Freelancers' Questions: Should I agree to change my invoice?

Freelancer’s Question: I've just completed a fourth, stand-alone contract for a company and submitted my invoice, which ties in with the original contract.

I'm in a very tricky situation though. I've been asked to amend my invoice to put ‘time-worked’ under different headings to the work actually completed. The work I have done is backed up by a timesheet and is all factually correct.

I don't want to change the invoice and have suggested to the client that I won't do so. So how should I word my actual reply to their request to change my invoice? I don't want to lose future work, or accuse the client representative of false accounting. I just want my invoice paid as it is!

Expert’s Answer: It is a somewhat strange situation that you find yourself in, given the importance that a humble invoice holds in any contractual agreement.

In our view, if the invoice details are correct and accurately reflect the work done we can not fathom any legitimate reason for a client to request any changes. As credit control professionals, to us the very suggestion you have received is anathema to accepted best-practices and should be treated with extreme caution.

In our experience, if a client asks for an invoice to be changed after it has been duly issued, say, for example re-invoice to a different company, we would consider this to be an indication that the client intends to attempt to delay or avoid payment. This is because changing an invoice is an old trick often used by unscrupulous businesses to muddy a legitimate claim and weaken the chances of successfully pursuing an unpaid balance through the courts.

As this client has accepted your invoices without alteration in the past we would concur with you that you should not, under any circumstance, alter the invoice now, or without further evidence/details.

Provided your contract does not expressly forbid it, we wonder; do you have any friendly contacts within the company you can raise this issue with? If so we would suggest a call to them to try and establish the reason behind the request. Failing that it may be worth contacting the person who made the request to ascertain the answer to this question of the need to amend the invoice.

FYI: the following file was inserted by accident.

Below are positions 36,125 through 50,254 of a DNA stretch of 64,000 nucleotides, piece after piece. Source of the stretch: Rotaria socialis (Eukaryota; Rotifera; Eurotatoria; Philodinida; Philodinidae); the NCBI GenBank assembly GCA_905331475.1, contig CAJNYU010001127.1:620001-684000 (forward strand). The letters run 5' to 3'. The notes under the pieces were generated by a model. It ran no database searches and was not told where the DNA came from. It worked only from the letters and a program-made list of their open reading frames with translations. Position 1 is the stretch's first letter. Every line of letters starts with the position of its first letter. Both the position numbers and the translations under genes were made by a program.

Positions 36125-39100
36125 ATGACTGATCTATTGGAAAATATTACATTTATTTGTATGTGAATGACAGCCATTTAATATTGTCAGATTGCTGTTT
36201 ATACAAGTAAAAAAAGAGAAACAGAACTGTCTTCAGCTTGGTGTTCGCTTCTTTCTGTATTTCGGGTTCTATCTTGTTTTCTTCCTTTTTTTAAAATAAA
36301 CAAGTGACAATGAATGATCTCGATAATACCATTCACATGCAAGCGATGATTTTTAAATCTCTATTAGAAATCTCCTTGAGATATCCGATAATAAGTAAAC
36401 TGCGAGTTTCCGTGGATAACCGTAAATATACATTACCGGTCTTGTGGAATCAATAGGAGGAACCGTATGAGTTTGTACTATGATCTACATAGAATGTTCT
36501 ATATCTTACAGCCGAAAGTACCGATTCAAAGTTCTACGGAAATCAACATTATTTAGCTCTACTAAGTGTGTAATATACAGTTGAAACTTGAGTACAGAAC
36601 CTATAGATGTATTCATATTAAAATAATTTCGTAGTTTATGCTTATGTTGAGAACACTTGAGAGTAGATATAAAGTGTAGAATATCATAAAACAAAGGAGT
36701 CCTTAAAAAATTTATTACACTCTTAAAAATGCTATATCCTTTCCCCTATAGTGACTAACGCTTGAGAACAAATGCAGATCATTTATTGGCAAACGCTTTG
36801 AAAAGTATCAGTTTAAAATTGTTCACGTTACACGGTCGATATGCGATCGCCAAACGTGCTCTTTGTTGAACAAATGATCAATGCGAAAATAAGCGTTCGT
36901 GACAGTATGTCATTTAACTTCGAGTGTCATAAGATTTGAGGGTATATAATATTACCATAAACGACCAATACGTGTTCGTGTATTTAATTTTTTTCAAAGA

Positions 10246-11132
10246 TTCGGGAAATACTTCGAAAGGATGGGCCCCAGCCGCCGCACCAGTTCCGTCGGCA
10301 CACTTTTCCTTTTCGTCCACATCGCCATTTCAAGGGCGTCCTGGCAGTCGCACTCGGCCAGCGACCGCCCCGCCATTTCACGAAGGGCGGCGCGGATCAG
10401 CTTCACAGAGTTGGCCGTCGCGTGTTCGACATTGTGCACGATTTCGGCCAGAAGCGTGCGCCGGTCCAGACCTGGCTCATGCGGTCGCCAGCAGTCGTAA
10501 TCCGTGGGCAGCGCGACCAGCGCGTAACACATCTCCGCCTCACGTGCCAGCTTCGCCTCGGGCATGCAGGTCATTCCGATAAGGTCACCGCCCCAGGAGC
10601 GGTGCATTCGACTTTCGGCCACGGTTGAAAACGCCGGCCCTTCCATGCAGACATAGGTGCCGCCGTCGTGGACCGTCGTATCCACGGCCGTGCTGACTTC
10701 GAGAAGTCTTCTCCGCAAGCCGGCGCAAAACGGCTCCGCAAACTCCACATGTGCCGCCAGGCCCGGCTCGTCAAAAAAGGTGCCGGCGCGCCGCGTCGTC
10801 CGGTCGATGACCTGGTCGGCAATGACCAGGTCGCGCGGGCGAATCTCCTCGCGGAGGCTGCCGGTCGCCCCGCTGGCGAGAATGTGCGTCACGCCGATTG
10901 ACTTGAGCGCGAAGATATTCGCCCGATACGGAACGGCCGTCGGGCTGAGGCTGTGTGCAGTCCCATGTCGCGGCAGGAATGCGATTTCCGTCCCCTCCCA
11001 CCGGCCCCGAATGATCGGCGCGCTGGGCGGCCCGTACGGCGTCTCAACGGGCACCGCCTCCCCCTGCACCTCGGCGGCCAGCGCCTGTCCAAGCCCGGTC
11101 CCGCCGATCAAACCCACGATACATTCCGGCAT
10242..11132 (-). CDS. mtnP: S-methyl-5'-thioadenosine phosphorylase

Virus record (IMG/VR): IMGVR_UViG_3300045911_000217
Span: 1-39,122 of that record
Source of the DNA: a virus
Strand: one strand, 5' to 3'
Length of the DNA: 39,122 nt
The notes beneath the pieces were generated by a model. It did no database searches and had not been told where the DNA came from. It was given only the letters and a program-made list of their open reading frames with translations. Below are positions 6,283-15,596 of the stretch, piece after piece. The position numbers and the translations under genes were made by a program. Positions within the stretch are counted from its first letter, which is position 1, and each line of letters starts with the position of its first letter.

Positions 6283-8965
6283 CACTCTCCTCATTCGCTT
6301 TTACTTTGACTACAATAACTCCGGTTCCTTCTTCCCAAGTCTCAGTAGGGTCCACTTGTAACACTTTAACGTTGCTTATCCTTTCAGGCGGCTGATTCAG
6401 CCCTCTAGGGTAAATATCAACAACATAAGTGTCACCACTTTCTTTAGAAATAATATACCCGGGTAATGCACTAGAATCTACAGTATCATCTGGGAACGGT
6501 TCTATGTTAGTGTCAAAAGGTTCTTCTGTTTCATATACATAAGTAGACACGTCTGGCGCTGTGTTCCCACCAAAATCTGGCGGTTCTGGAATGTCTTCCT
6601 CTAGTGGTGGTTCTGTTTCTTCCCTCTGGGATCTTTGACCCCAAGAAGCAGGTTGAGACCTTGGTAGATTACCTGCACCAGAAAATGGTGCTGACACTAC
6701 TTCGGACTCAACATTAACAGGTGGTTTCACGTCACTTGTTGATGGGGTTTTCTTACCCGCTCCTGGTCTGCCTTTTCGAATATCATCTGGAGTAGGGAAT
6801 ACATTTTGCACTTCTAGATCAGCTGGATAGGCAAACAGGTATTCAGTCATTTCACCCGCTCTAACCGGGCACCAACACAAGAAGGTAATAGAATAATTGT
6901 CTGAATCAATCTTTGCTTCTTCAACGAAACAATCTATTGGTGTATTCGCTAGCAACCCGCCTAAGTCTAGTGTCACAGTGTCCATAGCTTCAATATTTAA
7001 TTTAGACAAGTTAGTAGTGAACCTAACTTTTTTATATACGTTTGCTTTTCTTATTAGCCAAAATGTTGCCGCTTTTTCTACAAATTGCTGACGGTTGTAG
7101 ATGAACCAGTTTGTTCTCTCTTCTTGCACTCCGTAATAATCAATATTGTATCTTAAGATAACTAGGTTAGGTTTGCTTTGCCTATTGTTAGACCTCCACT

We would ordinarily advise that all correspondence be written, but when dealing with any invoice query picking up the phone is normally the fastest route to resolution. If you do decide to call, always follow up by email to confirm the substance and outcome of the call.

If your only option is email simply stick to the facts – namely, that the invoice is correct; backed up by authorised time sheets and you are unable to alter the content. It's probably advisable to avoid making any assumptions on the reasoning behind the request or on the fiscal responsibility of the client.

If all else fails, feel free to tell this client that you employ us here at Safe Collections on a consultancy or retainer basis and that we have categorically advised against you from making any alteration on the invoice.

But please note: if you begin to suspect that payment may not be forthcoming it will be better in the long run to revert solely to email, as this correspondence may be vital if court action is needed.

Tread lightly and good luck!

The expert was Sid Home, managing director of debt recovery specialist Safe Collections.

 

2nd May 2012

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